21 My teaching style is not for everyone… Next few slides provide a small taste of my flaws With a few comments from my 2010 class evals 21

22 I won’t remember your name Prosopagnosia (as described by Oliver Sacks) In my case, it isn’t recognizing faces, but attaching names to faces Don’t take it personally…. –Can’t attach names to faces for over 50% of the faculty 22

23 I don’t think visually “Uses blackboard terribly. Very poor diagrams when using it. and not legible also.” “For the love of god, use more pictures and diagrams.” I’m not going to turn into a blackboard virtuoso or animation wizard Ask TAs for pictures Will try to use other visual means –Watch for our re-enactment of routing….. 23

24 When you look bored, I speed up “Pace gets faster if no one asks questions.” If you are bored, feel free to sleep (at your peril) If you are lost, ask me a question! –Or just yell “HELP!” 24

25 I hate details “Moves very quickly during difficult topics and slowly during basic topics.” Will try to go over examples in more depth Sections will go over examples in even more depth 25

26 Can’t always engage class “He asks questions but no one answers” Will try various approaches to get you to talk But, I don’t ask questions to get answers….. 26

27 I ask questions so you can think! The pause after I ask a question is the only time you get to think –When I ask a question, I don’t care if you answer it –But please, think about the question! The best way to understand networking is to first try to solve the design issues yourself –Then the current solution will make a lot more sense Internet not principled design, mostly ad hoc –Can’t “follow the logic”, have to try designing it yourself 27

28 28 Administrivia: Textbook J. Kurose and K. Ross, Computer Networking: A Top-Down Approach, 6th Edition, 2012. –5 th Edition ok, but translate the reading assignments For reasons I will discuss later, networking is a very hard area to teach. The textbook isn’t great, but it is about as good as they come. Use only as reference, and source of examples –Those details I like to ignore? Go read about them. You will not be tested on material I didn’t cover

29 Three projects Project 1: Reliable transport (in simple simulator) Project 2: Routing (in simple simulator) Project 3: Adding functionality to a home router –Larger project, in two phases –Will implement on your own Plug computer –Donated by Marvell TAs will handle all project-related questions! 29

30 Additional Lectures? Stanford is starting an online networking course I may assign some lectures as background 30

31 Class communications Web site: –Assignments, lecture slides –Please don’t use slides to answer questions I ask Use bspace to hand in homework, send announcements Use Piazza for all other intraclass communication –You should all be signed up now Fill out questionnaire! – 31

32 Did you get my email yesterday? If not, then either: –You aren’t yet on our bspace class list, or –Your email address on that list is incorrect, or –There is some other failure mode (spam, etc.) Please send me email ASAP if you did not get that email from me. 32

33 Who Are You? (so far) 58% seniors, 34% juniors 30% love networking, 40% just looking for credits 13% no proficiency in python 75% have written programs > 1000loc 29% have taken 162, 12% never plan on taking it! 69% got the limit wrong, 74% got the coins right Varying levels of network familiarity –60% know IP, 55% know DNS, 1% know BGP,… 33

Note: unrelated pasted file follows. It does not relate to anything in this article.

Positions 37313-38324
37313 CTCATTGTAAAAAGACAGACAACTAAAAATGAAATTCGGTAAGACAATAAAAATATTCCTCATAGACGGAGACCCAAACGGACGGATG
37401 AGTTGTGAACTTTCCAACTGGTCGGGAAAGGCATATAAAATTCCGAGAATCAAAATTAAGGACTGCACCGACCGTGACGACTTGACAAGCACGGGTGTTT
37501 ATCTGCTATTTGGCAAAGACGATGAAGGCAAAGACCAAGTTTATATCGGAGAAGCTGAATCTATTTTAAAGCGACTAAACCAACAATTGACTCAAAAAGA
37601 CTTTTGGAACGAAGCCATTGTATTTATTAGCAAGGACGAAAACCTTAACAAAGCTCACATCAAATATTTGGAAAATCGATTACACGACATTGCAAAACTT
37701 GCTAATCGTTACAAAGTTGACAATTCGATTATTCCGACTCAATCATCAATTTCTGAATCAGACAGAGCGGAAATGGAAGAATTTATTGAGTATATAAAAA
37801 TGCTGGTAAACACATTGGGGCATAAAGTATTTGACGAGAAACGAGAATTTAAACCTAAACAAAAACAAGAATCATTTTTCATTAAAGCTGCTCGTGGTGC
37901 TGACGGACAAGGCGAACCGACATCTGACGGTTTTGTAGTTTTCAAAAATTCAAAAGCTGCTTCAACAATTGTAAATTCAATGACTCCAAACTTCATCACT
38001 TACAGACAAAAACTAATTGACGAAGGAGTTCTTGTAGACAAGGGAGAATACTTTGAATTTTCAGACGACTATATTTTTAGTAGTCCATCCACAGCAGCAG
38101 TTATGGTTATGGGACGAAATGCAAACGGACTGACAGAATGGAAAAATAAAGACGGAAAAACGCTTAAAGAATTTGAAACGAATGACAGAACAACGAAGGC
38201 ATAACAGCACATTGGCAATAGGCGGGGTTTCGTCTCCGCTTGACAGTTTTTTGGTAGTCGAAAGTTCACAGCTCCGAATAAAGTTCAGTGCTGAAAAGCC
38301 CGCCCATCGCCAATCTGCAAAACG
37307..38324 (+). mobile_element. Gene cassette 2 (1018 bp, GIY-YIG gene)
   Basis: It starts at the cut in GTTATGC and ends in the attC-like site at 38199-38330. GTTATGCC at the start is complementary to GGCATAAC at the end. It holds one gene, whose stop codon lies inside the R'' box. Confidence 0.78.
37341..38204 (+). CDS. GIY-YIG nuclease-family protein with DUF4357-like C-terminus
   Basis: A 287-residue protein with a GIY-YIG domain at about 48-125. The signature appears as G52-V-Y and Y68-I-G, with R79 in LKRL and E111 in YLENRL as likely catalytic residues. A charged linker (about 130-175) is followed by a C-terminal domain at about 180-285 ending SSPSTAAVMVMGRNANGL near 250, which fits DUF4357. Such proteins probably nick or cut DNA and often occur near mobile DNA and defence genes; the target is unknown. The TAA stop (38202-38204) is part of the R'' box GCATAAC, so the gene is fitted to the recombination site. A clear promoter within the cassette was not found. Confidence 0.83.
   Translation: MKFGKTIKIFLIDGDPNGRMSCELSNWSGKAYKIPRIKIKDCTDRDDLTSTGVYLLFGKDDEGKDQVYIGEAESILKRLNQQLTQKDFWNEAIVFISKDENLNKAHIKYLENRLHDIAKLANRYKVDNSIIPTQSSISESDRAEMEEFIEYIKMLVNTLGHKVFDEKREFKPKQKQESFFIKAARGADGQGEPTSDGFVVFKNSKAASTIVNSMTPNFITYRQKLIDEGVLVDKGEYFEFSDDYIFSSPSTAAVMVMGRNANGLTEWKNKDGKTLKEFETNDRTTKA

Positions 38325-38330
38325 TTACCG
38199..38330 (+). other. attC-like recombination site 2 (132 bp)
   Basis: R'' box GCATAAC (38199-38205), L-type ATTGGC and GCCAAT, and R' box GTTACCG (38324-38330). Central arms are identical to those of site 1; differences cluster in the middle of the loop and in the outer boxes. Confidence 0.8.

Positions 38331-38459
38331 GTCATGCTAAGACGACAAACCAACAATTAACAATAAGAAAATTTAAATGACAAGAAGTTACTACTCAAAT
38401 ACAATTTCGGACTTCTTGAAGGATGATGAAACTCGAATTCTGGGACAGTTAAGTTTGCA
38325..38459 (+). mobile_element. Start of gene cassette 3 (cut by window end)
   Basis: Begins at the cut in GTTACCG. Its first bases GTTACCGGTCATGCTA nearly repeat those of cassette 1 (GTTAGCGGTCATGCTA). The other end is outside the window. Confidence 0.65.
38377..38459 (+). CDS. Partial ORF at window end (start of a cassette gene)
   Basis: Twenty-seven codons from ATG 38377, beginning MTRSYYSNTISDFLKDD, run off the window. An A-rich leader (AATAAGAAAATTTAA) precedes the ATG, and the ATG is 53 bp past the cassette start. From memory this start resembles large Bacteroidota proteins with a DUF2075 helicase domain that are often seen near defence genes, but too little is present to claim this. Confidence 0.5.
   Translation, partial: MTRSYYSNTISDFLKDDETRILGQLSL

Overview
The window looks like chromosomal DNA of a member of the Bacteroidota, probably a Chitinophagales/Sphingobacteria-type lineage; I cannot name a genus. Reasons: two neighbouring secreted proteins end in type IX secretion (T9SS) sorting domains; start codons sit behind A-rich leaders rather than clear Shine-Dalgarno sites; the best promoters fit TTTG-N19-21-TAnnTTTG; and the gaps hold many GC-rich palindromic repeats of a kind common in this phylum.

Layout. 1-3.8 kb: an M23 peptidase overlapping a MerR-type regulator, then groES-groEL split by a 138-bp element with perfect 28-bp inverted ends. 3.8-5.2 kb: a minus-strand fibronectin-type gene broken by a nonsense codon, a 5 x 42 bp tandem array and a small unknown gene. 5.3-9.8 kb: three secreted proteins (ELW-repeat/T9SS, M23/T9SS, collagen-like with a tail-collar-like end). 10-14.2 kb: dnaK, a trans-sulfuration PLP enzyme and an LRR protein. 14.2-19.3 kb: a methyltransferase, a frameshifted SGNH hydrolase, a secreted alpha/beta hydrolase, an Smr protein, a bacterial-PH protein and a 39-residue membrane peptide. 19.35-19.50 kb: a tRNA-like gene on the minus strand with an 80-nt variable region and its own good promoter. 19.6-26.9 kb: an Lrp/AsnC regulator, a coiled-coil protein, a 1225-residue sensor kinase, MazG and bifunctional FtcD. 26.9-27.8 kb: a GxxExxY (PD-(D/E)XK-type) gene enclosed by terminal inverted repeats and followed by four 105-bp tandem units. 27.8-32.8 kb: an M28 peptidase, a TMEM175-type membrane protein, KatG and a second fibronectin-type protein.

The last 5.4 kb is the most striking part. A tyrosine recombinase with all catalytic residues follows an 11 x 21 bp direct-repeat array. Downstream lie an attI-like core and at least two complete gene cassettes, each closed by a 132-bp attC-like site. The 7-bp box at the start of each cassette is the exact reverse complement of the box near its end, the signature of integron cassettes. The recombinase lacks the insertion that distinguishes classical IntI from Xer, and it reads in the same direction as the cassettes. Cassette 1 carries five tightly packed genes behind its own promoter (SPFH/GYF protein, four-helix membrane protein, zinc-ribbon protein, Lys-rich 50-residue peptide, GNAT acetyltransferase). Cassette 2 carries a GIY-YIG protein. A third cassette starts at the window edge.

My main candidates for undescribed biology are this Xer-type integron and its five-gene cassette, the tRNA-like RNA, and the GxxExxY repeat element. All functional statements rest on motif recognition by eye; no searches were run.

34 34 Class workload Three projects (covered earlier) Four homeworks –Strict due dates (no slip days!) –Deadlines are generally 5:00PM prior to lecture –Deadly boring, but designed to prepare you for exams –May also distribute optional worksheets (not graded) Exams –Midterm: Tuesday October 9 in class –Final: Thursday Dec 13 location TBD, 11:30AM-2:30PM –Closed book, open crib sheet

35 35 Grading Course graded to mean of B Homeworks20% (5% each) Projects40% (10+10+20) Midterm exam15% Final exam25%

36 Participation Requirement Must speak up in class, or see me in office hours –At least once, or else you flunk. Period. If you’ve asked or answered a question, send email to your TA that day repeating your question or answer. Use emails of the form: – –{anand, andrew, colin, gautam, kay, panda, thurston} If you’ve seen me in office hours, send email to me summarizing what we talked about (ee122.scott) 36

37 37 No Cheating Fine to talk with other students about assignments –But only general concepts, not specifics General rule: no copying of specifics –If you’re unsure, then ask. Will use automated similarity detection Don’t be an idiot….

38 38 5 Minute Break Questions Before We Proceed?

39 And just a quick word before part 2… How many of you are eligible to vote? 39

40 Four Questions Why are networking courses so terrible? Why is it important to study networking? Why is this an exciting time for networking? Why is networking so hard? 40

41 1: Why are networking courses so bad? Reason 1: The basic Internet architecture has not changed since its invention over 35 years ago –Even IPv6 is very similar to IP Can’t test an Internet architecture in lab or testbed –So we only understand what we currently have We are teaching history, not principles –You will learn “first tries” not “fundamental answers” –As if we taught MS-DOS in an operating system course 41

42 Bad networking courses, continued…. Reason 2: No intellectual framework for networking Internet inventors defined a brilliant paradigm –Since then, community has focused on protocols to realize this paradigm Research community has failed to provide a general framework for understanding protocols We therefore just teach a big bag of protocols –And let you try to make sense of it yourself 42

43 Reason 3: Quote from John Day There is a tendency in our field to believe that everything we currently use is a paragon of engineering, rather than a snapshot of our understanding at the time. We build great myths of spin about how what we have done is the only way to do it to the point that our universities now teach the flaws to students (and professors and textbook authors) who don’t know better. 43